l Laboratory for Millimeter-wave Astronomy | Shaye Storm's Research

Shaye Storm's Research

Shaye Storm

I am studying low-mass star formation in the molecular clouds and cores of the Milky Way across multiple wavelengths using data from Spitzer, CARMA, and the EVLA. Some questions I am trying to answer include: How does material accrete from the disk of a YSO onto the newly forming star? What is the timescale of grain growth within the envelopes and disks of newly forming stars? How do prestellar cores form within the molecular cloud environment?

ADS Listing for past 5 years

YSO Variability with Spitzer
I am using multi-epoch data from the Cores-to-Disks (c2d) and Gould's Belt (GB) Spitzer Legacy Projects to characterize the mid-infrared variability of Young Stellar Objects (YSOs) over a range of timescales and formation environments. The search for variability among the youngest objects in the mid-infrared will provide information about accretion mechanisms in embedded systems. The star-forming region IC 5146 (pictured to the right) is an example environment where we are studying variability. IC 5146 is at a distance of 1 kpc towards the constellation Cygnus and has over 100 YSOs.

Grain Growth in the Disk and Envelope of YSOs with CARMA and EVLA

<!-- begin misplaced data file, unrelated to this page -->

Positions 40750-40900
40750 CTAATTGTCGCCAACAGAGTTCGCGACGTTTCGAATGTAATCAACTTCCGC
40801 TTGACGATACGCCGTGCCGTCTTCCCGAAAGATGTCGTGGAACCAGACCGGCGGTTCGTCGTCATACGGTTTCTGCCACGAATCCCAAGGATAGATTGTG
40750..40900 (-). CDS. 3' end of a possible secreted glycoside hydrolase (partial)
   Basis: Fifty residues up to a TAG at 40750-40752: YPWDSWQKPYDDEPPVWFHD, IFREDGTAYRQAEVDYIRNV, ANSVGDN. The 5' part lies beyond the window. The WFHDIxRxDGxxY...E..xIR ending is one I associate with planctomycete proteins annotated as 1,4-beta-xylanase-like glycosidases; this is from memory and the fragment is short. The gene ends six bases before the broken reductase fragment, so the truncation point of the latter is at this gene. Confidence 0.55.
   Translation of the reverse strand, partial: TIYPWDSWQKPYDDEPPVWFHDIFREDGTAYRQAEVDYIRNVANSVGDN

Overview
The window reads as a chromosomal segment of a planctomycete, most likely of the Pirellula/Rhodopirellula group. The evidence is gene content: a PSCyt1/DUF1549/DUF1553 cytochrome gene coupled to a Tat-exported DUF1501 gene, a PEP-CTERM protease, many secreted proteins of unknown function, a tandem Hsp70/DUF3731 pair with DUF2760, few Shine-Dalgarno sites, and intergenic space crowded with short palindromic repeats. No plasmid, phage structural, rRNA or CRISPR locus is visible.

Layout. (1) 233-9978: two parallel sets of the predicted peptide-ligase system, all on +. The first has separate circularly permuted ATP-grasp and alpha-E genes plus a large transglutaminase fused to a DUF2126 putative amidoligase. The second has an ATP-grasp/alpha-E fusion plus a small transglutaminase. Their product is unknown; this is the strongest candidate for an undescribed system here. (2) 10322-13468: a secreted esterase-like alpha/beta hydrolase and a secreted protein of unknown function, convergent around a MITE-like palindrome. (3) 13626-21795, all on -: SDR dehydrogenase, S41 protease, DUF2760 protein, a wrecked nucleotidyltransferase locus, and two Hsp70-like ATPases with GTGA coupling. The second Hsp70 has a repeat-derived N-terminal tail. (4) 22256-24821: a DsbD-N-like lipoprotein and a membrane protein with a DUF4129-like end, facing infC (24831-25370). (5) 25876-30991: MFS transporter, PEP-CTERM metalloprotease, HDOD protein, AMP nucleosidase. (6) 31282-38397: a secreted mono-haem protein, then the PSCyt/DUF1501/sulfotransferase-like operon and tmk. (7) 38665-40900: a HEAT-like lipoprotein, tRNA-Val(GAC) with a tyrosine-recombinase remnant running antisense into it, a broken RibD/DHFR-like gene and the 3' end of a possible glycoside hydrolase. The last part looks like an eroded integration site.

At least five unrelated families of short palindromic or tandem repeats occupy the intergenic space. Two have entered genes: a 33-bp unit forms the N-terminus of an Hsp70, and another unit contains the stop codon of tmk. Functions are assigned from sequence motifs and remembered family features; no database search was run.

We are in the process of acquiring CARMA and EVLA data to measure dust emissivity from YSOs that span different stages evolution to understand grain growth in disks and envelopes of young stars. We will model the data from the younger systems that still have strong emission from a natal envelope to derive the emissivity versus wavelength and to explore the dependence of emissivity as a function of radial position in the YSO envelope.


Mapping NGC 1333 with 23-element CARMA
NGC 1333 is a prototypical environment for studying low-mass star formation; it is close to Earth (~250 pc) and has bright emission from mid-infrared to millimeter wavelengths arising from young stars heating surrounding dust. We used CARMA to map a large portion of the cloud in 3 mm continuum, HCN, HCO+, and N2H+. The interferometry data from the 6 and 10 m dishes provides high angular resolution to study the concentrated regions of star formation, while the interferometry data from the tightly spaced 3.5 m CARMA dishes combined with the single-dish data from the 10 m dishes provide details of the broad emission from star formation. The intensity map to the left shows HCN(1-0) emission from a single spectral channel. I hope to use the final continuum and spectral maps in concert with previous shorter wavelength surveys to understand how cores form from the more diffuse cloud environment.

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